Book Trailers: Shadow and Bone by Leigh Bardugo

Every Saturday I share a book trailer of new releases, books we (other readers and myself) love, want to read, and anything that fits in with BA, in the hopes of helping readers find something new to enjoy.

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If you’d like to share a trailer for other readers to watch, including if it is your own, please read through my Special Features Policy and feel free to forward any enquiries.

Review: Ink by Amanda Sun

Ink by Amanda SunOn the heels of a family tragedy, Katie Greene must move halfway across the world. Stuck with her aunt in Shizuoka, Japan, Katie feels lost. Alone. She doesn’t know the language, she can barely hold a pair of chopsticks, and she can’t seem to get the hang of taking her shoes off whenever she enters a building.

​When Katie meets aloof but gorgeous Tomohiro, the star of the school’s kendo team, she is intrigued by him…and a little scared. His tough attitude seems meant to keep her at a distance, and when they’re near each other, strange things happen. Pens explode. Ink drips from nowhere. And unless Katie is seeing things, drawings come to life.

​Somehow Tomo is connected to the kami, powerful ancient beings who once ruled Japan— and as feelings develop between Katie and Tomo, things begin to spiral out of control. The wrong people are starting to ask questions, and if they discover the truth, no one will be safe.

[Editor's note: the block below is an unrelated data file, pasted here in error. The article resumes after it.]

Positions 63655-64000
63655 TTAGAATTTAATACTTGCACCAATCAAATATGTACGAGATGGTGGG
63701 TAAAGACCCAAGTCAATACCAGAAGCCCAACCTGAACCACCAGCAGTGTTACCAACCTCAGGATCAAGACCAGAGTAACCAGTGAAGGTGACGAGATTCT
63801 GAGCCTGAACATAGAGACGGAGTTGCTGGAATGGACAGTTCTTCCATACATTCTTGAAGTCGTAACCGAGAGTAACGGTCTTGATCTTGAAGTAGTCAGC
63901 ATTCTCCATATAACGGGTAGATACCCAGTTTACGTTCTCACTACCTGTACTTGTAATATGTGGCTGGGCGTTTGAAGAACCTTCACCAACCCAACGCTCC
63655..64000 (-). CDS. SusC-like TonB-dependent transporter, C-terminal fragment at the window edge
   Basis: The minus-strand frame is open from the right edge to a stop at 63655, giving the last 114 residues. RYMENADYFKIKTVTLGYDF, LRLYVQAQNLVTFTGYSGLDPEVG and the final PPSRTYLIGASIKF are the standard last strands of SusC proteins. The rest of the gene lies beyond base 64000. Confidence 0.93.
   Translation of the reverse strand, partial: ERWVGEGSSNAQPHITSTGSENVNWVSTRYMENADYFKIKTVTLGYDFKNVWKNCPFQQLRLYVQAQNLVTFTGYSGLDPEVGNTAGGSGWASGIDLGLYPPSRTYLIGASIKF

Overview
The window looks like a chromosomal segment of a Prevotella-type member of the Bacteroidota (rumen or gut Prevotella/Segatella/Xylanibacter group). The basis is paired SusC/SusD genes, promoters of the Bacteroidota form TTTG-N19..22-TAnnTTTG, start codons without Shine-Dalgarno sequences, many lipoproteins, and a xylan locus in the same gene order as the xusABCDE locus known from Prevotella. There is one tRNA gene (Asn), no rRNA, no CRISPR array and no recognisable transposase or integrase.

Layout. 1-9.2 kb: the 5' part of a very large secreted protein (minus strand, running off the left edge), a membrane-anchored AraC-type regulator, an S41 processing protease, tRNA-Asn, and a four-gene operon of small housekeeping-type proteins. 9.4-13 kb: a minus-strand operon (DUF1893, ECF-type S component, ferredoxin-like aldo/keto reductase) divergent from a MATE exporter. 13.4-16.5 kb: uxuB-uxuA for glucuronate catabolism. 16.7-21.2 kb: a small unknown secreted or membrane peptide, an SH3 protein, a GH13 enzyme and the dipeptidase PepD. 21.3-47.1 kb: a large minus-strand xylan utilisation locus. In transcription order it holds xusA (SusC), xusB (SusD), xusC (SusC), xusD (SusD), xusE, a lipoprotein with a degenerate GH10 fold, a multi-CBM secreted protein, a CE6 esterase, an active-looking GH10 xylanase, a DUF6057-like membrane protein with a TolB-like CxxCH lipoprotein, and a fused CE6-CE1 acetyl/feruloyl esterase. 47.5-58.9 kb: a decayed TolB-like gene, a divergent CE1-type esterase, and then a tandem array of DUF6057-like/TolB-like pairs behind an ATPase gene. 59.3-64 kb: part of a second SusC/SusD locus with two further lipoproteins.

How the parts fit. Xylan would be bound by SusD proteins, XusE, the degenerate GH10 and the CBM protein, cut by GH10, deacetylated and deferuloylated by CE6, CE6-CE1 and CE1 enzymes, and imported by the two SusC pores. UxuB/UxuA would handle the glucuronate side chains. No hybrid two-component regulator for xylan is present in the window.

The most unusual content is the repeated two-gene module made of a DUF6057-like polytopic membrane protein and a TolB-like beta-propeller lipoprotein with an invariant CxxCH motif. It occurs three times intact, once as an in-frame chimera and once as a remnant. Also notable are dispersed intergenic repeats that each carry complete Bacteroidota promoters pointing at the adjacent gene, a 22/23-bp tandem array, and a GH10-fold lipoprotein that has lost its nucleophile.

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Review: The Iron Queen by Julie Kagawa

In less than twenty-four hours I’ll be seventeen.

Although technically, I won’t actually be turning seventeen. I’ve been in the Nevernever too long. When you’re in Faery, you don’t age. So while a year has passed in the real world, age wise I’m probably only a few days older than when I went in.

In real life, I’ve changed so much I don’t even recognise myself.

I thought it was over. That my time with the fey, the impossible choices I had to make, the sacrifices of those I loved, was behind me. But a storm is approaching, an army of Iron fey that will drag me back, kicking and screaming. Drag me away from the banished prince who’s sworn to stand by my side. Drag me into conflict so powerful, I’m not sure anyone can survive it.

This time, there will be no turning back.

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Review: Winter’s Passage by Julie Kagawa

Never make a promise to a faery. They always come to collect.

Now Meghan Chase must fulfill her promise to Prince Ash of the Winter Court and embark upon a dangerous journey into the heart of enemy territory — while being pursued by a relentless new foe and guarding her own foolish heart.

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Spoiler Alert: Winter’s Passage is the first novella in the Iron Fey series, linking The Iron King (book one) and The Iron Daughter (book two), which means spoilers may run rampant in this review. Continue reading

Review: The Iron Daughter by Julie Kagawa